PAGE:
What we’re tracking on 19 June 2018
Aaaaand … we’re back: We returned from our four-day furlough to find a new cabinet, fuel prices up 50%, Abraaj filing to restructure, heightened prospects of a global trade war, and a World Cup full of surprises. It’s not at a bad way to welcome the long, hot days of summer — and our return to caffeinated mornings.
Speaking of our new cabinet: As a community, we owe a debt of gratitude to Amr El Garhy and Tarek Kabil for having stepped up and served the nation when they did. They agreed to serve at a time when the path forward for our economy was more than murky — and leave office having maneuvered us into the best position we have enjoyed in at least a generation.
Joy: It’s game day. Egypt plays Russia tonight at 8:00 pm CLT in its second outing in the group stage. National team coach Hector Cuper and the football press aren’t sure Mo Salah will take to the pitch, but the man himself promised he was ready in a short video posted to his Facebook page yesterday (watch, runtime: 1:00). We have the full details in today’s Spotlight, below.
Pain: We’re inching toward a global trade war as the Trump administration threatened yesterday to slap a 10% tariff on some USD 200 bn worth of Chinese goods, Reuters reports. The move came after China said it would impose tariffs on some USD 50 bn worth of American goods — itself a retaliation for the White House’s Friday decision to hit USD 50 bn worth of Chinese products and services with a tariff of 25%. The story is getting front-page play globally: Check out offerings from Politico, the Wall Street Journal and the Guardian.
Okay, but what does this mean? “As the conflict broadens, shipments are slowing at ports and airfreight terminals around the world. Prices for crucial raw materials are rising. At factories from Germany to Mexico, orders are being cut and investments delayed. American farmers are losing sales as trading partners hit back with duties of their own,” the New York Times writes. The story is a must-read, bringing to life IMF boss Christine Lagarde’s warning last week that a trade war isn’t going to be good for global growth, saying, “the global economic outlook is darkening by the day.”
(Western) stock markets aren’t exactly sweating it: Wall Street has (so far) largely shrugged off the prospect of a trade war, the Times’ Peter Eavis writes in a solid piece for Dealbook. But that doesn’t mean it can’t turn on a dime: Emerging Asia shares have been hit by the “biggest foreign investor exodus since 2008,” Bloomberg reports: “Overseas funds are pulling out of six major Asian emerging equity markets at a pace unseen since the global financial crisis of 2008 — withdrawing $19 billion from India, Indonesia, the Philippines, South Korea, Taiwan and Thailand so far this year.”
Back on our continent: Ethiopia is looking really interesting right now. The UAE is extending a USD 3 bn lifeline to Addis Ababa in the form of aid and investment, Reuters reports, drawing a direct line from a meeting between new Ethiopian PM Abiy Ahmed and Abu Dhabi Crown Prince Mohammed Bin Zayed to the aid package and Abiy’s pledge to end his country’s dispute with Egypt over the Grand Ethiopian Renaissance Dam. The news comes as Addis, Cairo and Khartoum are reportedly in talks to set a date for the next round of GERD talks, an unnamed Sudanese diplomat in Khartoum tells Al Shorouk.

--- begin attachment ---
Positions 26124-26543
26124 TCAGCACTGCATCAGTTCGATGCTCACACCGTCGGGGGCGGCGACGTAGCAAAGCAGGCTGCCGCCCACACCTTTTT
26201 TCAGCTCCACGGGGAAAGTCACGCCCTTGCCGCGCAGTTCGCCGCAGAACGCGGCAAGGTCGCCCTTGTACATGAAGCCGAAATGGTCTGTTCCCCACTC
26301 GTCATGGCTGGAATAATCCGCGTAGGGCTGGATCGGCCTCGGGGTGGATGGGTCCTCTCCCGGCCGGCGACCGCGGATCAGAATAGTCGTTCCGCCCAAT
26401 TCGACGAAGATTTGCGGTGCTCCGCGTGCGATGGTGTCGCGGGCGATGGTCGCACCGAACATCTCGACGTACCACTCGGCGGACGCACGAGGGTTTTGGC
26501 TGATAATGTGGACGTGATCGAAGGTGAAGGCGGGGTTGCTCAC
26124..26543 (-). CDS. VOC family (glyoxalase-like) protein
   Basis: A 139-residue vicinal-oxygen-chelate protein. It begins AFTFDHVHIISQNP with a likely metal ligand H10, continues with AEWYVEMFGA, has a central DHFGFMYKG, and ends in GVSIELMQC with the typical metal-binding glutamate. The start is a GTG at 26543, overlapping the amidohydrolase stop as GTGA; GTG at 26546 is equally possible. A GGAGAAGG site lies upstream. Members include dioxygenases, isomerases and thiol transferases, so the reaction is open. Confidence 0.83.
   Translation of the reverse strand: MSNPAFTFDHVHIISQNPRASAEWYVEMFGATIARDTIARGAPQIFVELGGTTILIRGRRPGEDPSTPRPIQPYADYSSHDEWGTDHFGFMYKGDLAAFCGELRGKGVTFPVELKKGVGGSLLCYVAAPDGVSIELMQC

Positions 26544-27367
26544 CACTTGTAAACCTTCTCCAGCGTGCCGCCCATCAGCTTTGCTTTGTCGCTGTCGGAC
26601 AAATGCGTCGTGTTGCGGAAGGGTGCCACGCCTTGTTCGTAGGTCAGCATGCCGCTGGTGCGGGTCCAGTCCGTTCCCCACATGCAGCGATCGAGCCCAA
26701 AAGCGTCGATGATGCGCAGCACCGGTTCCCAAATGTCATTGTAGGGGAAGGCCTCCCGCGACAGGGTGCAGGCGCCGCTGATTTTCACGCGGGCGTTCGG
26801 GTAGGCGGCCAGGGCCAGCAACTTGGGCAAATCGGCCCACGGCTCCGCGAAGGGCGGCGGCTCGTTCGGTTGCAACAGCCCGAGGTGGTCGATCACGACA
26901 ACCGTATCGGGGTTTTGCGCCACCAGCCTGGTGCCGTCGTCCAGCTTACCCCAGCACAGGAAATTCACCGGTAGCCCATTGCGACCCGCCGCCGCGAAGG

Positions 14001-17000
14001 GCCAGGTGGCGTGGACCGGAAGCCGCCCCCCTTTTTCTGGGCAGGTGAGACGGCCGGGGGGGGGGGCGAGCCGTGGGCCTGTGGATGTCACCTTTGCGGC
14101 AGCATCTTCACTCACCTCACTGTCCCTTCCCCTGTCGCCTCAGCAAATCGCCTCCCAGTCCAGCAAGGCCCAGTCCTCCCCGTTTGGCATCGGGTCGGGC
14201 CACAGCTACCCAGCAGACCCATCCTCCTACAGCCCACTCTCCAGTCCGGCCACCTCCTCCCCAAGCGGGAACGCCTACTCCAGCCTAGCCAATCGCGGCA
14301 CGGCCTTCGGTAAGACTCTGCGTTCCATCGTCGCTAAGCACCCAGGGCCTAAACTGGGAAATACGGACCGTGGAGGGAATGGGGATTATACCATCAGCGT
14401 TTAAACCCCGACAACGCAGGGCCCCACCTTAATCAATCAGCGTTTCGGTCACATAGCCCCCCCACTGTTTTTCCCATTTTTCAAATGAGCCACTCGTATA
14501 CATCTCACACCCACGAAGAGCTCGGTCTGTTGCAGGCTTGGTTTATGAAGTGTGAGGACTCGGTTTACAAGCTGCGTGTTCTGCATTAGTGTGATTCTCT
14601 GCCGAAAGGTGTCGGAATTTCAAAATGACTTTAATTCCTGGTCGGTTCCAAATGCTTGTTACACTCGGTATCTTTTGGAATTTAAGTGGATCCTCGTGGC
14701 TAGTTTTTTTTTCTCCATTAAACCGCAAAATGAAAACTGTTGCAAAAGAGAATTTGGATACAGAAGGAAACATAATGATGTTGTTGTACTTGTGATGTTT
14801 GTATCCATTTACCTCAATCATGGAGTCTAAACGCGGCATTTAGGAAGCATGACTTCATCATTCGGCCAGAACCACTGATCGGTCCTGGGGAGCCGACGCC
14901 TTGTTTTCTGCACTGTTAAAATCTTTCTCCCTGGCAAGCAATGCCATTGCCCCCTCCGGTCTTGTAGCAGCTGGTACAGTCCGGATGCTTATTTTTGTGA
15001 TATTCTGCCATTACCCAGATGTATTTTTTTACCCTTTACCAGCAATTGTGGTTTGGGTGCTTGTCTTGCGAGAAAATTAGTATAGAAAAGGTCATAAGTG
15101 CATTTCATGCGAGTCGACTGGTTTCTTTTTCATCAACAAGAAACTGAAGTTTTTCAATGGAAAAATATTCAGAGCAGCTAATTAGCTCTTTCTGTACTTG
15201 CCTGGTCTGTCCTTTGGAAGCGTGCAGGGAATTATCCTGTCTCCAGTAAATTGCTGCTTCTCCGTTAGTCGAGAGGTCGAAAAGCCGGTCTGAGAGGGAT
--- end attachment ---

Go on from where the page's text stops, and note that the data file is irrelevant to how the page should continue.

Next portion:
An opportunity for Telecom Egypt? Ethiopian business reporter Aaron Maasho took to Twitter to note that, “Ethiopia will offer a 30-40% stake in state-run telecoms monopoly Ethio Telecom to ‘large corporations,’ will split firm in two to spur competition, PM Abiy Ahmed told parliament. Shares will not be available for a year or two until an ‘intensive study’ is undertaken.”
Here at home: Madbouly to unveil his cabinet’s plan of action this coming Saturday. Look for health and education to be high on the agenda when Prime Minister Mostafa Madbouly appears before the House on Saturday to present his government’s policy priorities, Rep. Hisham Omara tells Al Shorouk. We may get a sneak peek today when the ministers of health and higher education are set to unveil a new joint development plan at a press conference, according to Ahram Gate.
The second round of elections start today at 13 official trade unions, Al Mal reports. The final results will be announced tomorrow evening. The first round of elections kicked off last month, marking the first trade union elections in 12 years. The voting comes six months after the contentious Labor Unions Act — which has been widely criticized by international organizations — made its way through Parliament.
In miscellany today:
- Should you be freaked out that global investment banks have got their “mojo” back? The FT wonders whether “being back to pre-crisis levels of profit signals a cyclical top.”
- For media nerds: Norm Pearlstine, the former editor-in-chief of Time Inc and former leader of the WSJ and Bloomberg, has agreed to take over as EiC of the Los Angeles Times. (NYT)
- For space nerds: The Donald has ordered the creation of a space-focused branch of the US military. The Space Force will be on par with the US Air Force and become the sixth branch of the US armed forces. (Reuters)
Struggling with how to be a better parent to your teen? We can think of no better place to start than Sue Shellenbarger’s piece for the Wall Street Journal from a couple of years back, which we stumbled upon this weekend. It the teen years down into two-year chunks starting with ages 11-12. Read “What teens need most from their parents.”
Enterprise is off this Thursday. We’ll be taking a one-day break from publishing on Thursday to allow our English and Arabic editorial teams from both the night and day shifts to spend some quality time together and talk about what’s next for Enterprise.